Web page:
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Shaking the 0-2 fantasy blues

As a member of roughly 384 fantasy football leagues in the last seven years, I do not recall ANY 0-3 club ever winning the Fantasy Bowl -- regardless if four, six or eight teams qualified for the playoffs. So, if you're sitting at 0-2 but realistically harboring thoughts of a championship ... welcome to your first must-win week of 2010!

The pressure to win notwithstanding, this is certainly not a time to panic during trade discussions. There's no need for a fire sale involving Chris Johnson, Miles Austin, Dallas Clark, Peyton Manning or any of Houston's Big Three (Schaub, Johnson, Foster), and this is certainly not the proper time to abandon ship on Jamaal Charles, Brandon Marshall, Brett Favre or Vernon Davis. To combat any needless freakouts or impromptu acts of desperation, we've compiled a list of simple rules to fight The 0-2 Blues:

1. Trade for the back-end guy in RB handcuffs: While other owners are busy conceiving low-ball offers for Chris Johnson or Shonn Greene, how about brainstorming modest offers for backup RBs, like Jonathan Stewart, Thomas Jones, Donald Brown, Marion Barber, C.J. Spiller or Michael Bush? It may not be the sexiest move of the year, but savvy trading always comes back to the No. 1 rule of fantasy: You can never have enough quality running backs.

2. Throw a lifeline to the guy/gal who blew their entire free-agent auction budget on Brandon Jackson: When I implored readers to spend a good chunk of their FAAB money on Jackson last week -- in the wake of Ryan Grant's season-ending injury at Week 1 -- it wasn't a plea with the short term in mind. The Packers didn't need Jackson (39 total yards, 1 TD) to handle the gawd-awful Bills, and there was certainly no pressing desire to give him 20-plus touches against the NFL's worst team. And yet, his fantasy owners were undoubtedly crestfallen to see Jackson fall wayyyyyyy short of LeSean McCoy and Jahvid Best's stratosphere of Week 2 production and just be OK against Buffalo. As a consequence, they may start to believe John Kuhn will emerge as the club's every-down back (not likely).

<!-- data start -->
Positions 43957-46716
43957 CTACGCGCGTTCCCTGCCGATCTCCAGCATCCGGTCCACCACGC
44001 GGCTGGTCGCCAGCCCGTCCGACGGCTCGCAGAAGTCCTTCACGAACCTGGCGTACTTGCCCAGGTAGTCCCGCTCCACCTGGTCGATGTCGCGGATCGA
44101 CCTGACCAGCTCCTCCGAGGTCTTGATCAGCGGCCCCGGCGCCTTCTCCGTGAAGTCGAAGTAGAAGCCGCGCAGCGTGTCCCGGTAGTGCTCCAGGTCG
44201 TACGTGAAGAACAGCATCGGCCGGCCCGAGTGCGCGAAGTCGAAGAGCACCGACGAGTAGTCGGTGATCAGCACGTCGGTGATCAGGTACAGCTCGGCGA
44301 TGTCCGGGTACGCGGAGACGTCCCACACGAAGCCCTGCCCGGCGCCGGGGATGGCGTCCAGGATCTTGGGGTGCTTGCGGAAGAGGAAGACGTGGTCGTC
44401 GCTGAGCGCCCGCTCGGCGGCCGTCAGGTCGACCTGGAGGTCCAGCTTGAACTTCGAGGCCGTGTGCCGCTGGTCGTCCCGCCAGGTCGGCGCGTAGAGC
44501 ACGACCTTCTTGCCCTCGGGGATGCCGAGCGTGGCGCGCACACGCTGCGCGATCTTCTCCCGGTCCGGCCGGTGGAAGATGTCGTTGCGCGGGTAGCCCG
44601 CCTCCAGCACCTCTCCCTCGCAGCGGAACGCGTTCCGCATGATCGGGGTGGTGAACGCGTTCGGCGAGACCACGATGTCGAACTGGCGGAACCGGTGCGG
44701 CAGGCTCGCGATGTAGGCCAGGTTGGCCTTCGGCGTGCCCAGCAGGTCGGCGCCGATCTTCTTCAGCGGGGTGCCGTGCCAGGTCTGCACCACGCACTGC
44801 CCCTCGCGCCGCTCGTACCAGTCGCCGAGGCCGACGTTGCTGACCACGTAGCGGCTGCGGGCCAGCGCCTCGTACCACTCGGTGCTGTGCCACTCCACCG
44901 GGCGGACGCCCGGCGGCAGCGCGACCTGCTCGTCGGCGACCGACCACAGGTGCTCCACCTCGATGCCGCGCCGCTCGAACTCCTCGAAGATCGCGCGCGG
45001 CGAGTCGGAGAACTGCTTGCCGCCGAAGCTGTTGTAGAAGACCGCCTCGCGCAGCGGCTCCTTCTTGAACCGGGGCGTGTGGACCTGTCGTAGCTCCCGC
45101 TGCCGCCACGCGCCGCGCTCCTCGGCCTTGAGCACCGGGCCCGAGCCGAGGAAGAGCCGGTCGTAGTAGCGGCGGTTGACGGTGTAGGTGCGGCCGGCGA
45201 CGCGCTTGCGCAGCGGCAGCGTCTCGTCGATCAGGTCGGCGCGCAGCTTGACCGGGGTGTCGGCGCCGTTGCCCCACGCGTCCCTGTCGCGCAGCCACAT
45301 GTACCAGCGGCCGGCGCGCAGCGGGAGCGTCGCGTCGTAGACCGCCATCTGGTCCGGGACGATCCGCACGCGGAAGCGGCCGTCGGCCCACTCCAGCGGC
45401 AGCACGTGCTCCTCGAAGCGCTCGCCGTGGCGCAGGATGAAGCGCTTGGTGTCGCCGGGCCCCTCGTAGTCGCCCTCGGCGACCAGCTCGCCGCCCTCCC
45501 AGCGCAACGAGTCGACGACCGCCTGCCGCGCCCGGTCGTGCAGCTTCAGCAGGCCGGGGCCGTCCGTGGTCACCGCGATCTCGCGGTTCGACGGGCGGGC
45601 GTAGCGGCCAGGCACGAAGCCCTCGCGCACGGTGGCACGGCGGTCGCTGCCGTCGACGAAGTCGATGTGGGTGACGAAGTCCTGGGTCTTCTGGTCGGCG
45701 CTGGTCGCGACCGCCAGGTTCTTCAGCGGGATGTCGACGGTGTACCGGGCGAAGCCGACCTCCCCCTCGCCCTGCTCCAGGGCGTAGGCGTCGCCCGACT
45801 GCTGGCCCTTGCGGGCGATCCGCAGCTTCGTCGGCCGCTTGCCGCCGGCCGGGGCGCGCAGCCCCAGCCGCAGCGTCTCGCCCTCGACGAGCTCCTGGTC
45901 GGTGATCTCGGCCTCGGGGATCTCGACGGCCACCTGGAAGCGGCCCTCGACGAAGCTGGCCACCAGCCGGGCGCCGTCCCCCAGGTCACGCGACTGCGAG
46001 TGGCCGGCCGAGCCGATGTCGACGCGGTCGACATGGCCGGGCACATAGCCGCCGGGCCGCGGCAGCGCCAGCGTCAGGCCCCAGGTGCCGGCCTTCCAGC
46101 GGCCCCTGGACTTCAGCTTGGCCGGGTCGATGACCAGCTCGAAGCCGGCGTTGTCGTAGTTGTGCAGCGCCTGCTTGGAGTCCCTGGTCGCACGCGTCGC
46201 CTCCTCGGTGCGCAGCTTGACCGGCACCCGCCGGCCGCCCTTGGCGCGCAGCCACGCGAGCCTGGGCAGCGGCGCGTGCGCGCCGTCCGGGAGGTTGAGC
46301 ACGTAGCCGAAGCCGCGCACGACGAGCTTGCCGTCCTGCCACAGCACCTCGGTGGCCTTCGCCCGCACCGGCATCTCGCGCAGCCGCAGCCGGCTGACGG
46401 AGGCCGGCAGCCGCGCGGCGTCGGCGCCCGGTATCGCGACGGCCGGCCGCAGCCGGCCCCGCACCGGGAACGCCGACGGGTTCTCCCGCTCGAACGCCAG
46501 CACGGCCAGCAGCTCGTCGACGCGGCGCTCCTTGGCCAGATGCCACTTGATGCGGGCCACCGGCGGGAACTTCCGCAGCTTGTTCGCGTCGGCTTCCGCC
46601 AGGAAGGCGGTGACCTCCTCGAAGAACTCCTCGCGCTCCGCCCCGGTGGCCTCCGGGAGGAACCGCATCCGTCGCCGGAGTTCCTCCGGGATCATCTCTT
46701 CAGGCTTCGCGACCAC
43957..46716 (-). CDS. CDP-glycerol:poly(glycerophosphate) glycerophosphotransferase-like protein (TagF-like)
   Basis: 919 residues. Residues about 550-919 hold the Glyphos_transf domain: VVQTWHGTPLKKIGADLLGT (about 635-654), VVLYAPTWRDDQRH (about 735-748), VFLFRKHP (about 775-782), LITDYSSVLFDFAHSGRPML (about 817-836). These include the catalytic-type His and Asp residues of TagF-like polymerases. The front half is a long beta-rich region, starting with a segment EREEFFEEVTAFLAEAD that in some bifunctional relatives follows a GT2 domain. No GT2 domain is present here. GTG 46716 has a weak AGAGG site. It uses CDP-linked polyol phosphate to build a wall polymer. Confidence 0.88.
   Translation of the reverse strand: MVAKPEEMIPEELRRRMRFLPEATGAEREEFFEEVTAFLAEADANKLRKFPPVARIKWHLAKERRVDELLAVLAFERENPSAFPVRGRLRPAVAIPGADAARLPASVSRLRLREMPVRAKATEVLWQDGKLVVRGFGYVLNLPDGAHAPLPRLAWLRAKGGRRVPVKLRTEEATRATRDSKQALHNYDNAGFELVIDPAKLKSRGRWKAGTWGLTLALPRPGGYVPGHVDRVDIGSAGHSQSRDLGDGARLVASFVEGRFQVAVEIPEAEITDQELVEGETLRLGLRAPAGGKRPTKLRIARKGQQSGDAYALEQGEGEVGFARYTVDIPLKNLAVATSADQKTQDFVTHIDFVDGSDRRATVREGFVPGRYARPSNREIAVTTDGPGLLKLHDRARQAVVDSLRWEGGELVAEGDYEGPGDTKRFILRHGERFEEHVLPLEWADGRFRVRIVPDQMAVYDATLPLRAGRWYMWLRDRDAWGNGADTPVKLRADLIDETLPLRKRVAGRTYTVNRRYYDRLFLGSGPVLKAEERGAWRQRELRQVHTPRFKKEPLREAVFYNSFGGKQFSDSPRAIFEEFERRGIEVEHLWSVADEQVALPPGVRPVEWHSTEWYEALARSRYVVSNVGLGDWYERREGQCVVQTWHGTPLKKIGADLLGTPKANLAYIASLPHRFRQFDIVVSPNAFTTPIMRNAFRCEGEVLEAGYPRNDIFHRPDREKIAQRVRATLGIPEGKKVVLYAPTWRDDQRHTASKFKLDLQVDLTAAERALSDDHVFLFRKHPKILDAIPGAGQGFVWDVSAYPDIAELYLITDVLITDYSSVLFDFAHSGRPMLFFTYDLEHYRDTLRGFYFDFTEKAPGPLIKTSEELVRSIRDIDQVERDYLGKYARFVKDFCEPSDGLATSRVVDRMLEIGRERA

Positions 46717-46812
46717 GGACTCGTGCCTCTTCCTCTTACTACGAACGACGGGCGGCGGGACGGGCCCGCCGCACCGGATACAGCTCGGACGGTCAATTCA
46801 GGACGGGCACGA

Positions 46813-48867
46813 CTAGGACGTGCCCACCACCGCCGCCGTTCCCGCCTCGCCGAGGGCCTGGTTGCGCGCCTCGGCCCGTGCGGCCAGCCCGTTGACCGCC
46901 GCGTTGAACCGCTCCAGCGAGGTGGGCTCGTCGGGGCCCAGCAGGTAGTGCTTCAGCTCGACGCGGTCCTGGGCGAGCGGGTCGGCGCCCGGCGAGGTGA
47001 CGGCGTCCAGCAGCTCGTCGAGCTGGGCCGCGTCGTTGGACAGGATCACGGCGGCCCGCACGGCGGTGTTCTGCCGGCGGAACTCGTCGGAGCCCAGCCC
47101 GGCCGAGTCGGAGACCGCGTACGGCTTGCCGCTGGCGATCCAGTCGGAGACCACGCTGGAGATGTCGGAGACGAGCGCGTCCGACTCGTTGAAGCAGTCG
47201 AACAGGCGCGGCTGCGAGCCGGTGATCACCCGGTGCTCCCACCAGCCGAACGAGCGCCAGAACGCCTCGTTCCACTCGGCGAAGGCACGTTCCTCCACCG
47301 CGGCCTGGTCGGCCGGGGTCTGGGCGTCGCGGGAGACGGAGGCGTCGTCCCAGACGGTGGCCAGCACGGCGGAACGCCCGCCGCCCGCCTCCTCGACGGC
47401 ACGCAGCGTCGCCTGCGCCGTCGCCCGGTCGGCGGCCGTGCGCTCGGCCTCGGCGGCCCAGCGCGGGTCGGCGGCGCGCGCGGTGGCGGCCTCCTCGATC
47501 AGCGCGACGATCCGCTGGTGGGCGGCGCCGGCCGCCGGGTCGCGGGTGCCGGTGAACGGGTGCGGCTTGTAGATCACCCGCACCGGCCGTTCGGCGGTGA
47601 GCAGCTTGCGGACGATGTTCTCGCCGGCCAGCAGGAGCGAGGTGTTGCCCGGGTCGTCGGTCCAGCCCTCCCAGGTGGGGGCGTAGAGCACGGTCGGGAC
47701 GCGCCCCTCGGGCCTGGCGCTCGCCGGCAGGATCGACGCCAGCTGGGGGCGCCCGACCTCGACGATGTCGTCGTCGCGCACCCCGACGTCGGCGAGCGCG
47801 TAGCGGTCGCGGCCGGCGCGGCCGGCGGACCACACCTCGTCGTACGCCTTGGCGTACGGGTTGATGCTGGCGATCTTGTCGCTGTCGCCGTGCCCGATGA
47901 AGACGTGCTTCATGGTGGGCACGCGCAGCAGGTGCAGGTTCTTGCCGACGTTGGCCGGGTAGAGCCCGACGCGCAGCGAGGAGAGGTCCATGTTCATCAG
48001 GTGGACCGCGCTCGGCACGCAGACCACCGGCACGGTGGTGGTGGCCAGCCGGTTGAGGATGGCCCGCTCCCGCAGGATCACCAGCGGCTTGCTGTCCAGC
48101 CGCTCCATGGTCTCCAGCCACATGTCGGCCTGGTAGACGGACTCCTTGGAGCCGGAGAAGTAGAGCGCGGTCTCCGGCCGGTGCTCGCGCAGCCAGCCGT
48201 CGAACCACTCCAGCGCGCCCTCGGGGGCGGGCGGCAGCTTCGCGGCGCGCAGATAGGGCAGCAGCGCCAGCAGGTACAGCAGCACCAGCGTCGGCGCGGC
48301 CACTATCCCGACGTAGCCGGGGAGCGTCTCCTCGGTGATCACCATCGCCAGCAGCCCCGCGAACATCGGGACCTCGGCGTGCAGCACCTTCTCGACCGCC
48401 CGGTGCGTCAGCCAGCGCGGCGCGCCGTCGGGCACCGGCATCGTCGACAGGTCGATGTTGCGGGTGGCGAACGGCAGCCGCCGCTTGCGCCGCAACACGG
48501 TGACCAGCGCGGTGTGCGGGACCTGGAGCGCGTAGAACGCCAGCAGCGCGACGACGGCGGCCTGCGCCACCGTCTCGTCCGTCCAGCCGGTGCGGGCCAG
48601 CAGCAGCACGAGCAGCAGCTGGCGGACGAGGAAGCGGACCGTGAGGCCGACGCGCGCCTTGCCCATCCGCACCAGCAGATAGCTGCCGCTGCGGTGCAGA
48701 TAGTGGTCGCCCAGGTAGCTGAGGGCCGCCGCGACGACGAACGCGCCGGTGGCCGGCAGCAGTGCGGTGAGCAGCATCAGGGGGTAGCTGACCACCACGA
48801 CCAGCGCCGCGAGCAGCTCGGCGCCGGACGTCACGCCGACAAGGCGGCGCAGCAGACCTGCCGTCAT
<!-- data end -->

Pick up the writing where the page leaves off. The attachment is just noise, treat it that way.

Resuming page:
Consider this an early Christmas present, or your first Jedi mind trick of the young season. If you have some fantasyland money to burn, offer B-Jax's owner a quality WR3 and $40 ($150 salary cap) for the "burden" of owning Jackson, who will start generating Grant-esque fantasy goodness sooner than later.

3. Feel free to "sell high" on receivers who aren't catching at least 50 percent of their targets: Unfortunately, this creed includes Cards WR Larry Fitzgerald, who ranks No. 2 in targets (behind Roddy White) but has only caught 10 of the 27 balls (which is a direct indictment of QB Derek Anderson). Other superstar members of the Under-50 Percent Club: Terrell Owens, Calvin Johnson, Michael Crabtree and Pierre Garcon. Just make sure to get solid value in return. They're not charity cases.

4. Replace a kicker and/or defense on your roster: Two weeks is hardly a significant sample size for judging quarterbacks, tailbacks, receivers or tight ends, but sufficient when evaluating kickers and defenses. Scared to take a flyer on the Chiefs? Their season long matchups with the AFC West and NFC West just scream fantasy happiness. Reluctant to dump Ryan Longwell for Neil Rackers (Houston) or Josh Scobee (Jacksonville)? Who wouldn't want the only pair of kickers with three made field goals from 40-49 yards? Just something to think about, especially since kickers and defenses are dime-a-dozen assets.

As for defenses, be leery of high-profile teams that aren't registering sacks (Saints, Bears, Broncos) or creating takeaways (Ravens, Cowboys); and don't fall in love with a popular club's special teams if you cannot identify their punt- or kick-returners within 10 seconds. Name-brand familiarity (aka Josh Cribbs with Cleveland or Golden Tate with Seattle) goes a long way in this category.

1. Tom Brady vs. Buffalo2. Drew Brees vs. Atlanta3. Tony Romo @ Houston4. Sam Bradford vs. Washington5. Philip Rivers @ Seattle6. Peyton Manning @ Denver7. Jay Cutler vs. Green Bay